[26] Since the hearing of this application, our Court of Appeal has rejected the approach set out in Muscutt: see Stanway, supra, paras. 71 to 73.  Smith J.A., writing for the court, held that:

In my view, any reliance on the Muscutt factors as a guide to determining the question of jurisdiction came to an end in British Columbia with the coming into force of the CJPTA.

[27] Accordingly, the test remains real and substantial connection which appears to require a straightforward determination of whether, on the facts, a real and substantial connection has been established.

[28] Applying Roed, the first connection upon which the plaintiff relies to found jurisdiction – damages suffered within British Columbia – is too tenuous.  The question therefore becomes whether the fact that, since the Alberta accident, the plaintiff has been injured in a second accident which occurred in British Columbia can provide the basis for a finding of jurisdiction.  These circumstances were not addressed in Roed.

[29] The parties appear to agree that a global assessment of Ms. Sooparayachetty’s injuries will be required.  I take this to mean that they accept that, in order to assess damages for which the Alberta defendants may be liable, the court will be required to assess “global damages” as of the date of trial in respect of both accidents.  Circumstances relating to the second accident will therefore be considered in the assessment of damages for the first.

[30] Section 3(e) of the CJPTA provides that the court has territorial competence if there is a real and substantial connection between British Columbia and the facts on which the proceeding against the defendants is based.  While facts relating to the second accident may have to be canvassed in order to assess Ms. Sooparyachetty’s damages arising from the first accident, the two claims remain separate.  In my view, the circumstances relating to the second accident are not facts upon which the proceedings against these defendants are based, and therefore cannot provide the real and substantial connection required by s. 3(e).  The need to call evidence relating to the second accident in the trial of the first, while an appropriate consideration on the question of forum conveniens (see, for example, Stewart v. Stewart, [1995] 6 W.W.R. 402; 5 B.C.L.R. (3d) 350 (S.C.)), does not confer jurisdiction on this court in relation to the first accident, and Ms. Sooparaychetty’s action arising from it.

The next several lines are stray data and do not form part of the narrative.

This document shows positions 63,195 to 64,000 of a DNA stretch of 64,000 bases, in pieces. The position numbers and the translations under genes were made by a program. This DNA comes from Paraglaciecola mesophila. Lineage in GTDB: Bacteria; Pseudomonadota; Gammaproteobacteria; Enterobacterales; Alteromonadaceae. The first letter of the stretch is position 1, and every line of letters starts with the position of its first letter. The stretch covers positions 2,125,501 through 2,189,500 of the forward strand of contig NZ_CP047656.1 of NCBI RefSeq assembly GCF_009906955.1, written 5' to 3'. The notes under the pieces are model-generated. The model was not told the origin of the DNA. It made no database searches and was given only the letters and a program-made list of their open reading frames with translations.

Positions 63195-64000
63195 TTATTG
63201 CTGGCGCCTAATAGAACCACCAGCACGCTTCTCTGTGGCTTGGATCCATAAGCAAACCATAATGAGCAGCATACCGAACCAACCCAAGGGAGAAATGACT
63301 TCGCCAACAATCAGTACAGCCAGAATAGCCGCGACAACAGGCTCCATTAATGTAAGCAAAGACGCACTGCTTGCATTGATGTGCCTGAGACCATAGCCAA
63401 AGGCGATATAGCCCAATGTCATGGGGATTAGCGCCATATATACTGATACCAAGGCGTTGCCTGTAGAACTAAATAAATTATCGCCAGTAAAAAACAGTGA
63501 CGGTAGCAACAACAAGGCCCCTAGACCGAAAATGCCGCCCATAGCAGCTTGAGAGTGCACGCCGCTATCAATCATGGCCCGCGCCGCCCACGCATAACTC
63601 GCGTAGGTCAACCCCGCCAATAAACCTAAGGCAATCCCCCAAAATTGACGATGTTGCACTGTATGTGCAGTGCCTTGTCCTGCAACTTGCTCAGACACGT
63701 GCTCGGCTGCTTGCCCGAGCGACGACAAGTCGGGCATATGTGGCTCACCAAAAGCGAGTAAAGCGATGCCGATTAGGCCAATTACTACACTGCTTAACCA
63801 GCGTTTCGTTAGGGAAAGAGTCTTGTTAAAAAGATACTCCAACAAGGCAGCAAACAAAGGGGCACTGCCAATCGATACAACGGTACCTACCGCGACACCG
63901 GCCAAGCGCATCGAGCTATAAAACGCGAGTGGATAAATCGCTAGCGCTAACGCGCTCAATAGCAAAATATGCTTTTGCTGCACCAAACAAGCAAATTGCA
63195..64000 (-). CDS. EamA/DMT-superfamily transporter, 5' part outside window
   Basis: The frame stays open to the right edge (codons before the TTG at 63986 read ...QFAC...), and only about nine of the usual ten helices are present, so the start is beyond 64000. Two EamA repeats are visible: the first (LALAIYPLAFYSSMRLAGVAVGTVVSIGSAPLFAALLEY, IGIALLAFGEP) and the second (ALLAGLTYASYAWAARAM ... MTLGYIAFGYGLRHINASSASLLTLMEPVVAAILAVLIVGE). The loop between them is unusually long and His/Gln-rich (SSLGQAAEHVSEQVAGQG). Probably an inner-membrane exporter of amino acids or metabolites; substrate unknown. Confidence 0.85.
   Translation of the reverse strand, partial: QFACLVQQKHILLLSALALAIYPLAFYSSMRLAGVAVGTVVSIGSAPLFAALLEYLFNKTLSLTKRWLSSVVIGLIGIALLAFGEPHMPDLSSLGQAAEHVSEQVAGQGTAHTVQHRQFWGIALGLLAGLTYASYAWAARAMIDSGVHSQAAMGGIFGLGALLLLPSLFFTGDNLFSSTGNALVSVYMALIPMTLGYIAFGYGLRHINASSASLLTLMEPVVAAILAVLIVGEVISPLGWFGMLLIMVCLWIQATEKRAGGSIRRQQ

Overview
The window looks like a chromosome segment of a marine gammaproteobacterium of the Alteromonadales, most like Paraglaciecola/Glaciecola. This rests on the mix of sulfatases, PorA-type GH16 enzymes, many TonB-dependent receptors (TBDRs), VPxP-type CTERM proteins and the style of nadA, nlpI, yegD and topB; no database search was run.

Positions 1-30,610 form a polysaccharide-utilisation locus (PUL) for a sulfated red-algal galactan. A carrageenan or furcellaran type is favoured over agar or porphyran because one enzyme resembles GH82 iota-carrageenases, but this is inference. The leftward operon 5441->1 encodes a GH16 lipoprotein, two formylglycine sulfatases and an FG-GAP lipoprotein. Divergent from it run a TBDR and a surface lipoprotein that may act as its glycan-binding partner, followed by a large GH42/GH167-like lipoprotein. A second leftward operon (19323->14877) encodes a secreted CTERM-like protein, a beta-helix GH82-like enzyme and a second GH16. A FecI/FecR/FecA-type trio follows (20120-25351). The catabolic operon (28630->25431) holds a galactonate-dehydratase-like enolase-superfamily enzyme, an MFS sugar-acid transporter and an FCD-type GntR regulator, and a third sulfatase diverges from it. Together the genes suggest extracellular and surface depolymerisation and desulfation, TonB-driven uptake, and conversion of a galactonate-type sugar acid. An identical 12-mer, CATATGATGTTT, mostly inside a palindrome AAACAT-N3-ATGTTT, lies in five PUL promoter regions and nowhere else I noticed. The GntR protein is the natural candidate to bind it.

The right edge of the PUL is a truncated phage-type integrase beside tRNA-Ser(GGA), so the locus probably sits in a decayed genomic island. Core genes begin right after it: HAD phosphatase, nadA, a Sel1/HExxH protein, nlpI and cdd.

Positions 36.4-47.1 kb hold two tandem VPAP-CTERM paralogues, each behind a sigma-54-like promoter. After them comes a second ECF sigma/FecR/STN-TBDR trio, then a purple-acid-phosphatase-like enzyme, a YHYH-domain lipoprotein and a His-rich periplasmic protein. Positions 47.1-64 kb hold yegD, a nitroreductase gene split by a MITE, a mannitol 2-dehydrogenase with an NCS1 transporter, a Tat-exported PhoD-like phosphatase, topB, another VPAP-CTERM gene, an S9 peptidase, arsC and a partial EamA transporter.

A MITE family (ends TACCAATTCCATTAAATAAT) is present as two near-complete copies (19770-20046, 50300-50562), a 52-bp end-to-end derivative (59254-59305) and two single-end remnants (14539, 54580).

[31] The other plaintiffs did not press their argument in relation to territorial competence over their actions.

[32] I find that, the plaintiffs having failed to establish that there is a real and substantial connection between British Columbia and the facts on which these proceedings are based, the court does not have territorial competence in these proceedings.

[33] Where the court determines that it lacks territorial competence, s. 6 of the CJPTA gives the court a residual discretion to hear the proceeding if it considers that:

(b) the commencement of the proceeding in a court outside British Columbia cannot reasonably be required.

[34] In Lailey et al v. International Student Volunteers, Inc., 2008 BCSC 1344, at para. 47, Grauer J. interpreted s. 6 with reference to the Uniform Law Conference comment on the identical section in the uniform act:

Residual discretion permits the court to act as a “forum of last resort” where there is no other forum in which the Plaintiff could reasonably seek relief.

[35] It is clear that here, as in Lailey, British Columbia does not stand out as a forum of last resort.  There are no limitation concerns as the plaintiffs have commenced actions in Alberta as well.

[36] I do not propose to address the issue of forum conveniens given my finding regarding territorial competence, and the fact that the notice of motion did not seek relief of that nature.

[37] The plaintiffs having failed to plead, or adduce in affidavit form, facts sufficient to establish jurisdiction, the application by the defendants is allowed and the plaintiffs’ actions are stayed pursuant to Rule 14(6).

One of the reasons why Plaintiffs try to bring their lawsuits in BC versus Alberta is the fact that British Columbia has greater rights in place for those injured at the hands of others.  However, cases such as this one demonstrate that it is no easy task to establish jurisdiciton of BC Courts to hear cases inovlving foreign motor vehicle collisions.

I'd Buy That For a Dollar – Rule 37B and Nuisance Settlement Offers


As readers of the blog know Rule 37B of the BC Supreme Court Rules has given the Court considerable discretion with respect to awarding parties costs when formal offers of settlement are beat at trial.  One pattern that is becoming clear under the new Rule is that token offers of settlement are not particularly effective in triggering meaningful costs consequences.  Reasons for judgement were released today demonstrating this.